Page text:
AIN participa a la alianza “Mujeres, Políticas de Drogas y Encarcelamiento”

AIN está orgulloso a pertenecer a la alianza, “Mujeres, Políticas de Drogas y Encarcelamiento.” Esta iniciativa pretende dar a conocer la penalización de drogas y el impacto desproporcionado sobre las mujeres, y abogar por políticas de justicia y drogas más sensatas.

Para obtener más información sobre esta iniciativa, visite la oficina de WOLA en el sitio web a continuación.

Echa un vistazo a la siguiente infografía para tener una pequeña visión general sobre las mujeres, el encarcelamiento, y las drogas en Bolivia:

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AIN Joins Women, Drug Policies, and Incarceration Project

AIN is excited to be contributing to the coalition on Women, Drug Policies, and Incarceration in the Americas. This initiative seeks to highlight the disproportionate impact drug criminalization has on women, and advocate for more sensible criminal justice and drug policies.

To learn more about the initiative, visit the Washington Office on Latin America’s website below:

http://www.wola.org/commentary/women_drug_policies_and_incarceration_in_the_americas

Check out the following Infographic for a brief overview of women, incarceration, and drugs in Bolivia:

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Recent Statistics on Coca Cultivation in the Andes

The UN Office on Drugs and Crime (UNODC)’s recently published Coca Monitoring Reports for Bolivia, Colombia, and Peru reveal that Bolivia once again is the lowest producer of coca among the Andean countries. Peru produces nearly twice as much coca as Bolivia, while Colombia, having experienced a surge in coca production since last year, produces nearly five times the amount of coca as Bolivia. Whereas Colombia and Peru continue to implement forced eradication strategies, Bolivia’s community coca control strategy has proven successful in decreasing levels of coca production.Screen Shot 2016-07-19 at 3.50.15 PM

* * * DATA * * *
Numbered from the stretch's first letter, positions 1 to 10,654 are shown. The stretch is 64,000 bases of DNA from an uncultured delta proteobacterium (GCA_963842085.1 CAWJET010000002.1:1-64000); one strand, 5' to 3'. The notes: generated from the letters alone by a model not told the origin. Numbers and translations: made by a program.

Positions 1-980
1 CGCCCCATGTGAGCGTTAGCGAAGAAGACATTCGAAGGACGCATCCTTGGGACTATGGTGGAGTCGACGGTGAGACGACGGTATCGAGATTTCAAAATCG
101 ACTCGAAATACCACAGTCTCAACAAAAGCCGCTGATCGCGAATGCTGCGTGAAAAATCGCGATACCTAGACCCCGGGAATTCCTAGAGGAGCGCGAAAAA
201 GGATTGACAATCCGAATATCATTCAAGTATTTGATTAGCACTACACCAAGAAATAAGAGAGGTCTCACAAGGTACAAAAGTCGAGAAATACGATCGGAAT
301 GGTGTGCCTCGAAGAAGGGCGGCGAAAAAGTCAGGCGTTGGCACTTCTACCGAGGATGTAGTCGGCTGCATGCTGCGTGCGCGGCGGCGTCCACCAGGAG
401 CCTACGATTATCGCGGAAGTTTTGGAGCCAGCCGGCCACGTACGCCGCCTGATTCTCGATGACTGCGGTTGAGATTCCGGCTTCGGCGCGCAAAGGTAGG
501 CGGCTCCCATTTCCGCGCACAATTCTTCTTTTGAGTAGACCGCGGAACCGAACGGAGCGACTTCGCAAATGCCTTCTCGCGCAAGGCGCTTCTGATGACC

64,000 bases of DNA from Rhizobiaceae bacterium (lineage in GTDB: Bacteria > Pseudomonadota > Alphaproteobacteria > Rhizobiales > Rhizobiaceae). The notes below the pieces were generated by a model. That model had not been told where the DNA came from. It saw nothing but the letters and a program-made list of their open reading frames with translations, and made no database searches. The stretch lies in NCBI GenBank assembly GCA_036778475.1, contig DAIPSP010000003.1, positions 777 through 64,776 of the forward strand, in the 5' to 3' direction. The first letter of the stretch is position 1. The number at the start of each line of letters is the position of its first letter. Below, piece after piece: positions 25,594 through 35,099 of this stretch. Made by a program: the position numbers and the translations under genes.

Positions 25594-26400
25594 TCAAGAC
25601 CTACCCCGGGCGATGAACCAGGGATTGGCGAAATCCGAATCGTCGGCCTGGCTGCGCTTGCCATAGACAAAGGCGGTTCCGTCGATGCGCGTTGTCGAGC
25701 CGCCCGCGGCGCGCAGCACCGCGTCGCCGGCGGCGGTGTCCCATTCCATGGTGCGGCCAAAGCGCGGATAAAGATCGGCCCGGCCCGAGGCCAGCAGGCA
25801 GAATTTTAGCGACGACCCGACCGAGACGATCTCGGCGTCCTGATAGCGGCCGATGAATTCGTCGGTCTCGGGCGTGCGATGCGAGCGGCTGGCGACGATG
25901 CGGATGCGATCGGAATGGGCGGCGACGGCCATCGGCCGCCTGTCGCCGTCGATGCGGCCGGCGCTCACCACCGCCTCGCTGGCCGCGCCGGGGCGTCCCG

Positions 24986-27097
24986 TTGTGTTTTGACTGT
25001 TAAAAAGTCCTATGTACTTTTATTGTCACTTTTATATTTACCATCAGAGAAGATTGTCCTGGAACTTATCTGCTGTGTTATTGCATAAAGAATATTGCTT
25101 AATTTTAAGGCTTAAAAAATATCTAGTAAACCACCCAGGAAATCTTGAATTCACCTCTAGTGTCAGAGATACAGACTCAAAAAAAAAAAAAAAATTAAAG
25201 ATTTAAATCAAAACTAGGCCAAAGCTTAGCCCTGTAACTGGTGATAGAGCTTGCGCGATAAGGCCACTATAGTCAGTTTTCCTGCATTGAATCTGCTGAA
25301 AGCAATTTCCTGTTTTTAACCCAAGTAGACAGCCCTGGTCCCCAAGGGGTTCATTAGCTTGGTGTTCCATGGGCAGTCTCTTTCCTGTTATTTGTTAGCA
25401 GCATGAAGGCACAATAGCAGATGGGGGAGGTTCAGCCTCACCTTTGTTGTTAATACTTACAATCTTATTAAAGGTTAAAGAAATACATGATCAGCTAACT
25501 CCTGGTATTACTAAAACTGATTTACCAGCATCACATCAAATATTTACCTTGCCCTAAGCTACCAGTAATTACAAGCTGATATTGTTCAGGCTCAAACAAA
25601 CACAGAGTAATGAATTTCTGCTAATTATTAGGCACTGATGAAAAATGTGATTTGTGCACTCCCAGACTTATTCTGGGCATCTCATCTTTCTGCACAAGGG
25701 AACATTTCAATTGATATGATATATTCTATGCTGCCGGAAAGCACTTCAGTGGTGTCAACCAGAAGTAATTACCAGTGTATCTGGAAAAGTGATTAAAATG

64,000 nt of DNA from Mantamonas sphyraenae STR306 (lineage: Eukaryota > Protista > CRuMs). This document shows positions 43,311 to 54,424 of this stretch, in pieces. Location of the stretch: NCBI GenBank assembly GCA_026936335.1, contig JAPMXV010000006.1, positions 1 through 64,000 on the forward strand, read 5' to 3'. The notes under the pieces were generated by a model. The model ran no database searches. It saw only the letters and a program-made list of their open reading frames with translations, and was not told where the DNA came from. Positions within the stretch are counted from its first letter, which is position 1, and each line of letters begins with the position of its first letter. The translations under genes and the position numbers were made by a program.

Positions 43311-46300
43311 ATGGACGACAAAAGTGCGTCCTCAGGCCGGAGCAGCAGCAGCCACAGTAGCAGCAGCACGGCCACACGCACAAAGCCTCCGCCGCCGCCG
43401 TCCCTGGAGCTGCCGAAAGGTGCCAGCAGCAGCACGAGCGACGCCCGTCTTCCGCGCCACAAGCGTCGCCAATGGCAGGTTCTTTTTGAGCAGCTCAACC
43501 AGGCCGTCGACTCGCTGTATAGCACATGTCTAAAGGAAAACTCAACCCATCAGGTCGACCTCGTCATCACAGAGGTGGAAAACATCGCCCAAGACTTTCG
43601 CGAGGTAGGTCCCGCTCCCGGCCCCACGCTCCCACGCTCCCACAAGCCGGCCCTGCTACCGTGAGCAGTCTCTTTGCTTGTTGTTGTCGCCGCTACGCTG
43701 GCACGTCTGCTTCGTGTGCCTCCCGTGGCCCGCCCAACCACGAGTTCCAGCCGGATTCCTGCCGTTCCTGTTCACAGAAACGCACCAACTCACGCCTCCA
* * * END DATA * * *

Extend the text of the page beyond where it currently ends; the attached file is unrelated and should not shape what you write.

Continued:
UNODC Conference Highlights Situation of Incarcerated Women in Bolivia

 “The Politics of Drug Control, Women and Incarceration” Conference held Monday in La Paz by The UN Office on Drugs and Crime (UNODC)  highlighted the disproportionate impact of drug related charges on vulnerable women in Latin America. As a panelist, AIN’s Kathryn Ledebur presented a report by the Washington Office on Latin America (WOLA) and other partners on Women, Drug Policies, and Incarceration. Kathryn Ledebur and the UNODC’s Representative for Bolivia, Antonino De Leo, advised that the new drug control law in Bolivia (replacing the outdated Law 1008) include more proportionate sentencing and alternatives to incarceration for low level drug crimes.

To read more about the “Politics of Drug Control, Women and Incarceration” conference see the article below: (Spanish)

 unodc de leo

Bolivia’s Historic Drop in Coca Cultivation Holds Steady

Authors: Kathryn Ledebur (AIN) and Coletta A. Youngers (WOLA).

Commentary.- For the fifth year in a row, the UN Office on Drugs and Crime (UNODC) has reported a decline in the area under coca cultivation in the Plurinational State of Bolivia. Between 2010 and 2014, the country achieved a remarkable 34 percent net reduction in the area under coca cultivation. UNODC estimated 20,400 hectares of coca in Bolivia in 2014.

To read this paper please click here: Commentary Bolivia’s Historic Drop in Coca Cultivation Holds Steady

UNODC Official Coca Statistics July 2016